Does financial risk carry more weight than the risk of losing a passion or an ambition? Even the words appear to convey different weights: “financial” vs “passion”.

The people putting in the money to start a venture carry a risk, of course. And at the same time, the people who bring the passion, ideas, and who are doing their lives’ work is also carrying a risk – that of the potential loss of their lives’ work.

We have all heard stories of the money person taking the work of the visionary person and perverting it to make more money, to the loss of the latter. We have also heard of stories of the visionary person who totally pissed the money person’s money against the wall and failed to deliver anything of value (financial or other).

There are two camps here, the polar extremes being: One is about using money to make more money. The other is using other people’s money to manifest dreams. One cares more about money, the other the work itself.

And yet, one cannot exist without the other*.

Do we in general tend to see the money side as the more side of the coin? Do we tend to see the person carrying the financial risk as the one taking the greater risk? This assumption implies that losing money is more painful than losing a life’s work.

Financial loss is tangible and immediately understandable by everyone. The loss of a passionately created piece of work, on the other hand, is less immediately tangible. Everyone can appreciate losing (or getting) $1000. But only those who have passionately invested in a significant piece of work – writing a book, starting a business, bringing up a child – can appreciate what it is like to have that taken away from them.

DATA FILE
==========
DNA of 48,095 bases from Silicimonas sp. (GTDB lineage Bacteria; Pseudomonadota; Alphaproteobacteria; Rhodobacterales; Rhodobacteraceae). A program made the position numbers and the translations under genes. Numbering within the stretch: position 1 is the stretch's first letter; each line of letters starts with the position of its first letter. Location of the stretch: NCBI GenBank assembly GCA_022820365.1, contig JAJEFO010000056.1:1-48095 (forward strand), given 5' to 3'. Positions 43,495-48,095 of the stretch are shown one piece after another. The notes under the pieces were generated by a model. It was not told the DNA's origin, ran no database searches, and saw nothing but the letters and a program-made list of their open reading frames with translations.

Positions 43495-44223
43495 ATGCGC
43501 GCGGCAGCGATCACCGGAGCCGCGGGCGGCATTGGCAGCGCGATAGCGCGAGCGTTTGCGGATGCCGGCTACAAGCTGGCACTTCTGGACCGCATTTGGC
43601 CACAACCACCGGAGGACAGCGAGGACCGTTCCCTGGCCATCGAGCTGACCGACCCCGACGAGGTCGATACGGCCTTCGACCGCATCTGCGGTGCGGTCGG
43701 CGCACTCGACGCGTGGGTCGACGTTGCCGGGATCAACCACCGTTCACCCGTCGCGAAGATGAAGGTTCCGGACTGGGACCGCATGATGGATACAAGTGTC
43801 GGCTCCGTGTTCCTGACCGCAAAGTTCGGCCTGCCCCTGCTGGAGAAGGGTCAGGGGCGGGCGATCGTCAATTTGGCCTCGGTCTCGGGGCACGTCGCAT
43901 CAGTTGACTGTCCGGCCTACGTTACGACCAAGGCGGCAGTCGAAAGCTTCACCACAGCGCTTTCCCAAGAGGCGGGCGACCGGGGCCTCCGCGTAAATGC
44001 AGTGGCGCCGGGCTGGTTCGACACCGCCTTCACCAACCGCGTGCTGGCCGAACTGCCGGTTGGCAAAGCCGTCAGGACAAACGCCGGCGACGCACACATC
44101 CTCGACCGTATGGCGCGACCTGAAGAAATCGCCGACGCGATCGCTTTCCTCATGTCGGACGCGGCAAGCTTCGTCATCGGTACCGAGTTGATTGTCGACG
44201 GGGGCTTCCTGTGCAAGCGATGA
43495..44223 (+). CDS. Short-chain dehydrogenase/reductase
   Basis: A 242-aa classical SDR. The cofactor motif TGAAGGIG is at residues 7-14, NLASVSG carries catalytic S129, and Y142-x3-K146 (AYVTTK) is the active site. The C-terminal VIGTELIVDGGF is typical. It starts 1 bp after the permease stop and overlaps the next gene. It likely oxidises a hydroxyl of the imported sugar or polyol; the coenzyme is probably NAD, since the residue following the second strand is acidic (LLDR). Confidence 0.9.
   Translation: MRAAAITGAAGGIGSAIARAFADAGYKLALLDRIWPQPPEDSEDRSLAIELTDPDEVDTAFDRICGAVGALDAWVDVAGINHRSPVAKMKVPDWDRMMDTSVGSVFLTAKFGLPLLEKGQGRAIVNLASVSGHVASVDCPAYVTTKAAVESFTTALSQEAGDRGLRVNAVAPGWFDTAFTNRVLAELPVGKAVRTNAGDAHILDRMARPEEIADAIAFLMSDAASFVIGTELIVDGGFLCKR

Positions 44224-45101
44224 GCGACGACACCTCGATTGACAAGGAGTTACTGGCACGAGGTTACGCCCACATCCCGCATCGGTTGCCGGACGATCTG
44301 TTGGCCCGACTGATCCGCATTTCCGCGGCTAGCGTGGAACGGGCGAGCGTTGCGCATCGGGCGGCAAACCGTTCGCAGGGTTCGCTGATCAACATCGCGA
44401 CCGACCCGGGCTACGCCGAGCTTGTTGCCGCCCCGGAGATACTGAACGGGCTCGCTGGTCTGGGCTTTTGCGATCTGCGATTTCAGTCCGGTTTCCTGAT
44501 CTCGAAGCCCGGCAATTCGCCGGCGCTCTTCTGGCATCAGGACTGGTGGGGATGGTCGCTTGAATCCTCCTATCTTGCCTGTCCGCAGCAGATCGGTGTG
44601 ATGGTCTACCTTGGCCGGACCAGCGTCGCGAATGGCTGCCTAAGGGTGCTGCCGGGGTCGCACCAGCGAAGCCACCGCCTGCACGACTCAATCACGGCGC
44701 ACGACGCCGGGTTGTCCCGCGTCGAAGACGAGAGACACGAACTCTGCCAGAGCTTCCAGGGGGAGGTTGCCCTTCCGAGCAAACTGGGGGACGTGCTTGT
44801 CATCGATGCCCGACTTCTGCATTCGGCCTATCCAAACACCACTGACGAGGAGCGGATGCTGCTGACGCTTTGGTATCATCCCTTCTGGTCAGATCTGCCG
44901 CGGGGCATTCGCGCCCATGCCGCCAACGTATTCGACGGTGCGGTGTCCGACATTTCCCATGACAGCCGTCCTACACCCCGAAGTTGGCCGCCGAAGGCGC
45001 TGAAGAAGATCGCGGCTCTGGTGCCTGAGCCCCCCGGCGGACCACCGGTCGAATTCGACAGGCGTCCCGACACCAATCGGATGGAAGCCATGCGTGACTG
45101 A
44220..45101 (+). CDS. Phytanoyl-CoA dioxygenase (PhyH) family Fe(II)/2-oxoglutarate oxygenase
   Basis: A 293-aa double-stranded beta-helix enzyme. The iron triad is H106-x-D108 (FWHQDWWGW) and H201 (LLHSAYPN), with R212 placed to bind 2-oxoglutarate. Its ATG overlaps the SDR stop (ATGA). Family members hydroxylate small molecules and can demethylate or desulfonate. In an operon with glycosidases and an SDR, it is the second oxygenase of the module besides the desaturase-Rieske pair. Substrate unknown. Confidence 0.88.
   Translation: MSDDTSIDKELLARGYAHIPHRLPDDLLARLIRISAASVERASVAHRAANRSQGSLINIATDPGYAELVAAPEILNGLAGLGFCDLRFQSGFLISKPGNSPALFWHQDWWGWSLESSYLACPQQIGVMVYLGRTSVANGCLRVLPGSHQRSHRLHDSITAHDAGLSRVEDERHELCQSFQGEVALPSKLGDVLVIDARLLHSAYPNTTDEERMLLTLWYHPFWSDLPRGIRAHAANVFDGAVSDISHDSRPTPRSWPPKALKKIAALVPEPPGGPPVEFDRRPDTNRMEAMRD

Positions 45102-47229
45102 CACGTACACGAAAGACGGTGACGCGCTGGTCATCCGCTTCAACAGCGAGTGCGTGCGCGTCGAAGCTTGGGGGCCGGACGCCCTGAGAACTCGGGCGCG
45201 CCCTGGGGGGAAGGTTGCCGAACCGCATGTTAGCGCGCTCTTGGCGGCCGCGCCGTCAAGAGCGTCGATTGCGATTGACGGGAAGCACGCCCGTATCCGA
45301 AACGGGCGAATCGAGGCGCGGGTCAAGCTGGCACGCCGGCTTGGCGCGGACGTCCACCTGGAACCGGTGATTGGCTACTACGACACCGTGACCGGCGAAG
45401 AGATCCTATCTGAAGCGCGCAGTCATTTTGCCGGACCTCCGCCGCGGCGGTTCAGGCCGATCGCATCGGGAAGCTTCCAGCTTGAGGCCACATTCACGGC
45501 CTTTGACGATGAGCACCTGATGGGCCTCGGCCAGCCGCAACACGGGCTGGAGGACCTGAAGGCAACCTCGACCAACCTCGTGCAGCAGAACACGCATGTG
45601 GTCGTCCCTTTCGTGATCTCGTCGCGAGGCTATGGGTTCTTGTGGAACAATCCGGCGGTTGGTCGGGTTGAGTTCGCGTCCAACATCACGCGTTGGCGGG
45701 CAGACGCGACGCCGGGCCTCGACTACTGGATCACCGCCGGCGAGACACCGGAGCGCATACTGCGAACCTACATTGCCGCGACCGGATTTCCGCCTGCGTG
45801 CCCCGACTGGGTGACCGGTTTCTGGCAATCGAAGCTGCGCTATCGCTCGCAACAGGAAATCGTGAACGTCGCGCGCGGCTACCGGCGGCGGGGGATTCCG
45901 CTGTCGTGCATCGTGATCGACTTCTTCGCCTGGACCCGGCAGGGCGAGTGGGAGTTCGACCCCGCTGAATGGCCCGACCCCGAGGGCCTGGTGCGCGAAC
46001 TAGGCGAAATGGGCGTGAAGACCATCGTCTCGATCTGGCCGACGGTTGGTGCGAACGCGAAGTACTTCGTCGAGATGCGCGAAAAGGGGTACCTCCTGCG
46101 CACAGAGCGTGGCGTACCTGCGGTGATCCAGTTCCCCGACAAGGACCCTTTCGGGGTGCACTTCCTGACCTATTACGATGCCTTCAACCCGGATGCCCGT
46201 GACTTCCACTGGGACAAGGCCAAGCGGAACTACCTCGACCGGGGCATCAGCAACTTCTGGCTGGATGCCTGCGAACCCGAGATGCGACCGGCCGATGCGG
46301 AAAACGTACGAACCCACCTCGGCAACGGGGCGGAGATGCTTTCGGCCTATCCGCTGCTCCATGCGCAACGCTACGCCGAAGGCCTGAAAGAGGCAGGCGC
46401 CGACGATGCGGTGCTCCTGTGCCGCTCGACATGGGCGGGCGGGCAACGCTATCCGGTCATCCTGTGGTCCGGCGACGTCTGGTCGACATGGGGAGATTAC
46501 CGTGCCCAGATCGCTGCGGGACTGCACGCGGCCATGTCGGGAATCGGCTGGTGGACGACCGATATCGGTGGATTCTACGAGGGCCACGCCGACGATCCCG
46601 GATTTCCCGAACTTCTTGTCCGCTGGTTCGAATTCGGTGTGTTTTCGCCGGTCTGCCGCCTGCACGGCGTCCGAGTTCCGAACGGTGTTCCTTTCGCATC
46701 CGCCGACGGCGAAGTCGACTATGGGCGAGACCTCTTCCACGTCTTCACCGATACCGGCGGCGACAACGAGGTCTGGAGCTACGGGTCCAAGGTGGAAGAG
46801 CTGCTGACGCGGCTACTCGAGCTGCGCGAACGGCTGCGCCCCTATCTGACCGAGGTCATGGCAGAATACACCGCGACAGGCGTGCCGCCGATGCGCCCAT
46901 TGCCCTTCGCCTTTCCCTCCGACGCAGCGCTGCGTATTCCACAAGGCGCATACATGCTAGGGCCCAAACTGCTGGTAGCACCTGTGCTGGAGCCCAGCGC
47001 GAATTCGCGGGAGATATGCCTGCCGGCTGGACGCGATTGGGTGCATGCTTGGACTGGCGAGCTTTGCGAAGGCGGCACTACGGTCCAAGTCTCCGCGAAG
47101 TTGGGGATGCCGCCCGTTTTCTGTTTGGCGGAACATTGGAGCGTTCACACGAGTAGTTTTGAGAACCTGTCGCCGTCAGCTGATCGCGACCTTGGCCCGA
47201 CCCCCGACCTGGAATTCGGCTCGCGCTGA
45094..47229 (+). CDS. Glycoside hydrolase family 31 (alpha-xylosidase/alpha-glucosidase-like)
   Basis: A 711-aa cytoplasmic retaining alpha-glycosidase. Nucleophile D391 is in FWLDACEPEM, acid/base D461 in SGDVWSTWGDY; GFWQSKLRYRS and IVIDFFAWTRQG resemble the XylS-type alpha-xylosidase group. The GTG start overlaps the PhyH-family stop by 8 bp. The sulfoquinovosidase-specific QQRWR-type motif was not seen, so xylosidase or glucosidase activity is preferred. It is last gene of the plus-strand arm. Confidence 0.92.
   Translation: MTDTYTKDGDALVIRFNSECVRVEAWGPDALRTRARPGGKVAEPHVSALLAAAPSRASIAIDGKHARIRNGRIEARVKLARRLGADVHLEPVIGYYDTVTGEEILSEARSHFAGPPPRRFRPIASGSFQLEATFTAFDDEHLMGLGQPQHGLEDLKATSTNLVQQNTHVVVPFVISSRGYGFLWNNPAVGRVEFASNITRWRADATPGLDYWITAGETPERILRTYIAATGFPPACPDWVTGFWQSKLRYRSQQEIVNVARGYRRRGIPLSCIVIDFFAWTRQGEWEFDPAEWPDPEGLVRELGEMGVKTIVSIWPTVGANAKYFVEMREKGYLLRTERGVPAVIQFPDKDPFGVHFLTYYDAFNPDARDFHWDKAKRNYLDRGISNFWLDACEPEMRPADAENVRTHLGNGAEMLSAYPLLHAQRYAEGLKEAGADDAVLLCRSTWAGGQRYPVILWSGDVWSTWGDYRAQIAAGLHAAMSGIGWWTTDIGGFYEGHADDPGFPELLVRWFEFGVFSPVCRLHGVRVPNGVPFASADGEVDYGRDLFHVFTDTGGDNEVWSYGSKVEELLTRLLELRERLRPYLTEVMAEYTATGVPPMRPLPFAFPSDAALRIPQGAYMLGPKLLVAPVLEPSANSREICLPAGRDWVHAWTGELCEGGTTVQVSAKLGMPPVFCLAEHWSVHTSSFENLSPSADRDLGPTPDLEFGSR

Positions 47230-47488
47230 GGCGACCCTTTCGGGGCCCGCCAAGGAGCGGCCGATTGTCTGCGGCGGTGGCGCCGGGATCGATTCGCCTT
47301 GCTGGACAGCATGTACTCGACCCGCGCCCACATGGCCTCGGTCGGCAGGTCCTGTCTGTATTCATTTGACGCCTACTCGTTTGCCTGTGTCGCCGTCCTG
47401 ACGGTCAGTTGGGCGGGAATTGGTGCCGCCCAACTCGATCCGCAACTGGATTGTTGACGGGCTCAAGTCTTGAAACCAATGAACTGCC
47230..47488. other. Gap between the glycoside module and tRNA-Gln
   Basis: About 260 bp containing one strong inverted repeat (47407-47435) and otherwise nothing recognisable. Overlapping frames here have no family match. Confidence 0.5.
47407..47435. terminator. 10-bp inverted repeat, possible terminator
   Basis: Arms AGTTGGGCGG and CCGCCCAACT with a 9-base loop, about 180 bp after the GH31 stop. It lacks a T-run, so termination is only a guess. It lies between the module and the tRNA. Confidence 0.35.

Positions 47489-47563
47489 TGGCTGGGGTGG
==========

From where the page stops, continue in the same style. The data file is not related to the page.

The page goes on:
It can be easy to say: “Oh well, so your business partner is an arsehole. It is only business. Just get over it and you can start again.” Would you say the same to a parent who has lost a child to divorce or illness?

The loss of a work of passion can trigger a chain reaction. Think loss of self belief, loss of income, loss of effectiveness, loss of productivity, loss of the will to live… (I know this very well – having lost a business a few years ago.)

It is perhaps less easy to say to someone who lost some money in a failed venture: “Oh well, it is only money. You can go and make some more.” Especially if the sum is substantial. (Oh course, how substantial is substantial will vary.)

Is our society currently set up to value money over works of passion? Is there more recourse to address financial losses? What do you think?

* Unless you take into account instances where great work are created despite the lack of money. Where creation happens for its own sake. Blogs, open source software, people sharing experience and giving advice on the Internet etc. Money on its own does not begat more money. Even investments depend on someone creating something somewhere down the chain.